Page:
In the scene of the second episode of Fringe, a woman is opening a Kia Sedona. I guess Kia isn’t paying them for it, because they replaced the Kia logo with a generic one, but I guess it was too much trouble to replace the Sedona decal?

I don’t know why, but knowing which cars the characters are driving is a subject of interest to me. Particularly since there is so little consistency. One week, FringeDiv drives Ford, the next Lincoln. Those are both Ford products, but I’ve even seen it switch the Chevy, even though all of the vehicles look about the same. But the entire fleet changes from one week to the next.

This isn’t as bad as Chase was, though. On Chase, in three straight episodes, the main character had three separate smartphones. One week, she was specifically given an iPhone as a gift. But the next week, she was using what was conspicuously a Windows Phone 7 phone, and the next week a generic Androidy phone.

I don’t know why I am as fixated on some of this stuff as I am, but it’s something I’ve been keeping an eye out on for a while now. It used to seem that every laptop someone used was an Apple. At some point, I guess, Microsoft started paying up because you would get a black laptop with a generic Windows logo on the back of it. When it’s not one of these things, it’s as often as not going to be some generic-ish logo like on the pseudo-Kia. Usually a globe.

One of the interesting things I’ve noticed is how frequently I am seeing a non-standard OS. Maybe this has always been the case and I just never noticed it until recently. We all remember the Mac/PC hybrid in Office Space, right? It seems like a Mac right up until you get to the C-prompt as Peter is shutting down. Anyhow, on Person of Interest, Burke is using a non-standard OS that looks just a little Linuxy. I suppose if you want a generic-looking OS, Linux is a pretty good place to start from. I’ve never seen a brand, though (Ubuntu, SUSE, etc), so I guess the Linux makers aren’t paying up.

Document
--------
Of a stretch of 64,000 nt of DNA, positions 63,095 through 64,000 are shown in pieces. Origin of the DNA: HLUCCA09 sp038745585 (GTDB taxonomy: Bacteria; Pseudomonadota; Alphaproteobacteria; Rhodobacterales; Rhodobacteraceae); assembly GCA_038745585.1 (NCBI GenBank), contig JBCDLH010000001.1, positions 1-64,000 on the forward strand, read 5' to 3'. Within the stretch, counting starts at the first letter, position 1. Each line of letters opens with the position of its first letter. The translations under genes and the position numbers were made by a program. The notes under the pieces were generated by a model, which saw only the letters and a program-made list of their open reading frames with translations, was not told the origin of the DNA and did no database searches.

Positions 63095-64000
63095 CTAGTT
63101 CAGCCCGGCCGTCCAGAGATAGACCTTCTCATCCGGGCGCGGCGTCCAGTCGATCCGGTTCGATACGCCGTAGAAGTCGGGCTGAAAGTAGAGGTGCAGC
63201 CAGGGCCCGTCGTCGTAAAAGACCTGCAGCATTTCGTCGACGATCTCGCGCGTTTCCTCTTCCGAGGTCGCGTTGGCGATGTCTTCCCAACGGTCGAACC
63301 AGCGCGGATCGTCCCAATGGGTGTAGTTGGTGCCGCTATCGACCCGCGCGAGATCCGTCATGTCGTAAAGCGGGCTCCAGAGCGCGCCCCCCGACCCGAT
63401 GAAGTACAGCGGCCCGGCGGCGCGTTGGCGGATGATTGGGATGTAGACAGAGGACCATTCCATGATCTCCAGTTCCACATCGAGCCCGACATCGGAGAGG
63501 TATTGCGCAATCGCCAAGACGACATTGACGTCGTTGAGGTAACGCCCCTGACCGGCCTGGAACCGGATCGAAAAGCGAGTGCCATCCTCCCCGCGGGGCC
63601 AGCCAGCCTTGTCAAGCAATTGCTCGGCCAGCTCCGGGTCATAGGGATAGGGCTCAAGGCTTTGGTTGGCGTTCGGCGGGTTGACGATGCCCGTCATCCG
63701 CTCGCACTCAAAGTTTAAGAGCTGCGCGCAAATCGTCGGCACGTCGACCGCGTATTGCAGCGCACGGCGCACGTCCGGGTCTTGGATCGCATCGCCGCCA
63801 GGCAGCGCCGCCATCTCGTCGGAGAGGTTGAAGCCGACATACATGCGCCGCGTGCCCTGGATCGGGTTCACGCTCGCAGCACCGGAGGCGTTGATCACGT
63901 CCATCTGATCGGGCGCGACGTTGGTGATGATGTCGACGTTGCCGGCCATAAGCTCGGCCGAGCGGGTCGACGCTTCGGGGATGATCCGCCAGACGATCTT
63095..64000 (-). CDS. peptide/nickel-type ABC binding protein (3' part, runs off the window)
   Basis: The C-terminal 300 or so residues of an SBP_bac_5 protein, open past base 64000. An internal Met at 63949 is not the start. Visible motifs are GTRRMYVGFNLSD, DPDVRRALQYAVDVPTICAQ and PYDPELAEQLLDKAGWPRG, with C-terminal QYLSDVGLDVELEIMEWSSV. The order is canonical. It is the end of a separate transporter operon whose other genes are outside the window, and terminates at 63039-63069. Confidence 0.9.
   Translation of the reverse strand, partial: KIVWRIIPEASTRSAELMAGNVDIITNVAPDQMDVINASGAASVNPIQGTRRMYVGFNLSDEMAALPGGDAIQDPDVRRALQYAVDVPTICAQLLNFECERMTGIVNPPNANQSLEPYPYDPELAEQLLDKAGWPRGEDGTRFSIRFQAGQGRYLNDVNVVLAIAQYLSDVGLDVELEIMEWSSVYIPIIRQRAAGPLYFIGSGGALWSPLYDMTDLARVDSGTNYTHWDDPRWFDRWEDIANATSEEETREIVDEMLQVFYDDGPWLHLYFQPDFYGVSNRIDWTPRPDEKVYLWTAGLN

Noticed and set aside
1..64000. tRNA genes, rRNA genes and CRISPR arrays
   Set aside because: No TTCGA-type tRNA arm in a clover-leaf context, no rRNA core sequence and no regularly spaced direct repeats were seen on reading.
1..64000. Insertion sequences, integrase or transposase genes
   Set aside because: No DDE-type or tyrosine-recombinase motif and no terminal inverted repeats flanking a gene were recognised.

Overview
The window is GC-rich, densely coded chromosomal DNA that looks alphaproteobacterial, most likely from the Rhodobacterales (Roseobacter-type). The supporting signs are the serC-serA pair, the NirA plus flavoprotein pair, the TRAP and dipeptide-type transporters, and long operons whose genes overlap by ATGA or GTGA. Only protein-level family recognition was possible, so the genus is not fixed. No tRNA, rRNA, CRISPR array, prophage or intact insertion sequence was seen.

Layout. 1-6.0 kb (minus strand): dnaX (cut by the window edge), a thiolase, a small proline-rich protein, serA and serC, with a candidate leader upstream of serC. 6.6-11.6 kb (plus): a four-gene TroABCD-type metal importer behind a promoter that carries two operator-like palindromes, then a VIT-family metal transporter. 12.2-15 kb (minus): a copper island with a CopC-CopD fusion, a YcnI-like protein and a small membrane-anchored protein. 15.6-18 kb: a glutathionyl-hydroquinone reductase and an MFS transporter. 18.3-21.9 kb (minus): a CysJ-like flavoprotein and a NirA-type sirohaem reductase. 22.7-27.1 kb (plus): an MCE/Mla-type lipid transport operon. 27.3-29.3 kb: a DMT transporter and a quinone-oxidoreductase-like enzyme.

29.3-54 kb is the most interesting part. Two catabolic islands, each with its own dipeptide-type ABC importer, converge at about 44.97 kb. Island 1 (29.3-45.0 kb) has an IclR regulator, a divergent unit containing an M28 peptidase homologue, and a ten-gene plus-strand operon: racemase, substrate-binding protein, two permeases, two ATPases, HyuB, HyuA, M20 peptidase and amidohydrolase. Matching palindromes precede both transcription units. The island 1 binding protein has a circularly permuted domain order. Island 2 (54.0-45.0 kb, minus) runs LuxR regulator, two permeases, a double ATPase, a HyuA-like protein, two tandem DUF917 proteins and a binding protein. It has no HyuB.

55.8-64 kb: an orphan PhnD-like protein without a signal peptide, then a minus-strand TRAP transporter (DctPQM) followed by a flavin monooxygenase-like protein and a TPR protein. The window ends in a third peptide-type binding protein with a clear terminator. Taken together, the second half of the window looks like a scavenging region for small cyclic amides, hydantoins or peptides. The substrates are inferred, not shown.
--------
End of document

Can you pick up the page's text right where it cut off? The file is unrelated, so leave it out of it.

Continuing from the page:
Now, if it were me, I would show it anyway. It’s the sort of thing that can get a segment of a show’s viewership talking (“Burke uses SUSE!”). Not a large segment, but a passionate one. Is there a ban on that? I mean, if I was making a movie, would I have to get Microsoft’s permission to show Windows? Lenovo’s to use my Thinkpad (without obscuring the logo)? I am thinking not, provided that you’re not relying on the product. Any Linux distro worth its grain of salt would likely have no problem with it. Nor would Microsoft, though presumably they’re at the point where they would want Microsoft to pony up. I actually wonder if that’s the reason for the shift away from Windows: “We’re not going to use your product in our product unless you pay us to.”

Or something like that.

Speaking of Fringe and endorsements, one of the things I wonder is the usage of Harvard in that show. Now, they’re using Harvard University when it’s actually Harvard College, but I’m not sure that distinction matters. And, in any event, they use college brand names all the time in a way that does actually lean on the product. By which I mean, if they want a super-intelligent (or snooty, for that matter) individual, they’ll say “He went to Harvard.” Which is actually different than happening to use a Thinkpad. You’re relying on the brand to give information about the character. I assume Harvard does not object, but can it? You rarely see the logo, which might be crossing a line, though Chuck’s title character flashed off a degree that looked very much like a Stanford degree. And, additionally, did not call it Stanford University or Stanford College, which might be the dodge that they may be using for Harvard, but rather “Leland Stanford Junior University” which is apparently Stanford’s full name (I did not know until I saw it on TV).

I do wonder how the rules on these things go.

Category: Theater

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3 Responses to Product Placement

  1. Brandon Berg says:

    Maybe they don’t want to do product placements without getting paid for it.

  2. Brandon Berg says:

    Here’s some background. Apparently there have been some trademark dilution lawsuits when products were portrayed in what the trademark holders saw as a negative light.

    And as I alluded to earlier, you don’t want to make a habit of giving companies free product placements when they refuse to pay for them. So if you can’t get them to pay, giving them free product placement is a bad move either way. If it’s favorable, you’re encouraging them to hold out for free product placements in the future. If it’s unfavorable, you risk a lawsuit.

  3. trumwill says:

    Yeah, I think “We’re not going to use your product in our product unless you pay us to.” is definitely a part of it. The trademark dilution thing bothers me. Unless they’re really making a point of showcasing the brand name. Then again, that’s a subjective standard and would make it understandable to want to view that entirely.

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